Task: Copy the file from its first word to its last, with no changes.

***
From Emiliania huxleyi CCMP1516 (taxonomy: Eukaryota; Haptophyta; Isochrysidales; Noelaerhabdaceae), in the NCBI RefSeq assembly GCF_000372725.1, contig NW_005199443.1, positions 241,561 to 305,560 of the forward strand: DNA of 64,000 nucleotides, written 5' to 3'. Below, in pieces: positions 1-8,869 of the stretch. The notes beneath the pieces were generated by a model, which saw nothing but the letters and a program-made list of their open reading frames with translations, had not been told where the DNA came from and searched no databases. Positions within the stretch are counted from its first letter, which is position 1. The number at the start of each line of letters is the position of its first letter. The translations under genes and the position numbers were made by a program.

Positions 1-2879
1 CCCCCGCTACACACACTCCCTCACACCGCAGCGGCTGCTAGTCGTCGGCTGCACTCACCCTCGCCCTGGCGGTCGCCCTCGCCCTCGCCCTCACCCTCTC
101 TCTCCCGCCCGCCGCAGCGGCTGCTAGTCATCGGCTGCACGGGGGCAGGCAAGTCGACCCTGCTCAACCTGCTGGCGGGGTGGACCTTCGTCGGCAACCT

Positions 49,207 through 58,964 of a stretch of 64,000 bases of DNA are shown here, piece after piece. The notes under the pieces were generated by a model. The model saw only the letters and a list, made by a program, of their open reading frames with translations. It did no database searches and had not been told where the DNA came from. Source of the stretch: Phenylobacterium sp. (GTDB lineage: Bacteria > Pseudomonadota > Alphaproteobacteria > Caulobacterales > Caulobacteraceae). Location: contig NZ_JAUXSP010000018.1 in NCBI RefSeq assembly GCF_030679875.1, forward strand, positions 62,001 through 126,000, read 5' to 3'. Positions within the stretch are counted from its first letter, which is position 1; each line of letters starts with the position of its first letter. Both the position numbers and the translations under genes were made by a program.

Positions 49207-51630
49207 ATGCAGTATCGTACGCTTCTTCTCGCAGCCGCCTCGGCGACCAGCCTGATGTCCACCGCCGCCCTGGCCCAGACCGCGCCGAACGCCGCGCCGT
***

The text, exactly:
From Emiliania huxleyi CCMP1516 (taxonomy: Eukaryota; Haptophyta; Isochrysidales; Noelaerhabdaceae), in the NCBI RefSeq assembly GCF_000372725.1, contig NW_005199443.1, positions 241,561 to 305,560 of the forward strand: DNA of 64,000 nucleotides, written 5' to 3'. Below, in pieces: positions 1-8,869 of the stretch. The notes beneath the pieces were generated by a model, which saw nothing but the letters and a program-made list of their open reading frames with translations, had not been told where the DNA came from and searched no databases. Positions within the stretch are counted from its first letter, which is position 1. The number at the start of each line of letters is the position of its first letter. The translations under genes and the position numbers were made by a program.

Positions 1-2879
1 CCCCCGCTACACACACTCCCTCACACCGCAGCGGCTGCTAGTCGTCGGCTGCACTCACCCTCGCCCTGGCGGTCGCCCTCGCCCTCGCCCTCACCCTCTC
101 TCTCCCGCCCGCCGCAGCGGCTGCTAGTCATCGGCTGCACGGGGGCAGGCAAGTCGACCCTGCTCAACCTGCTGGCGGGGTGGACCTTCGTCGGCAACCT

Positions 49,207 through 58,964 of a stretch of 64,000 bases of DNA are shown here, piece after piece. The notes under the pieces were generated by a model. The model saw only the letters and a list, made by a program, of their open reading frames with translations. It did no database searches and had not been told where the DNA came from. Source of the stretch: Phenylobacterium sp. (GTDB lineage: Bacteria > Pseudomonadota > Alphaproteobacteria > Caulobacterales > Caulobacteraceae). Location: contig NZ_JAUXSP010000018.1 in NCBI RefSeq assembly GCF_030679875.1, forward strand, positions 62,001 through 126,000, read 5' to 3'. Positions within the stretch are counted from its first letter, which is position 1; each line of letters starts with the position of its first letter. Both the position numbers and the translations under genes were made by a program.

Positions 49207-51630
49207 ATGCAGTATCGTACGCTTCTTCTCGCAGCCGCCTCGGCGACCAGCCTGATGTCCACCGCCGCCCTGGCCCAGACCGCGCCGAACGCCGCGCCGT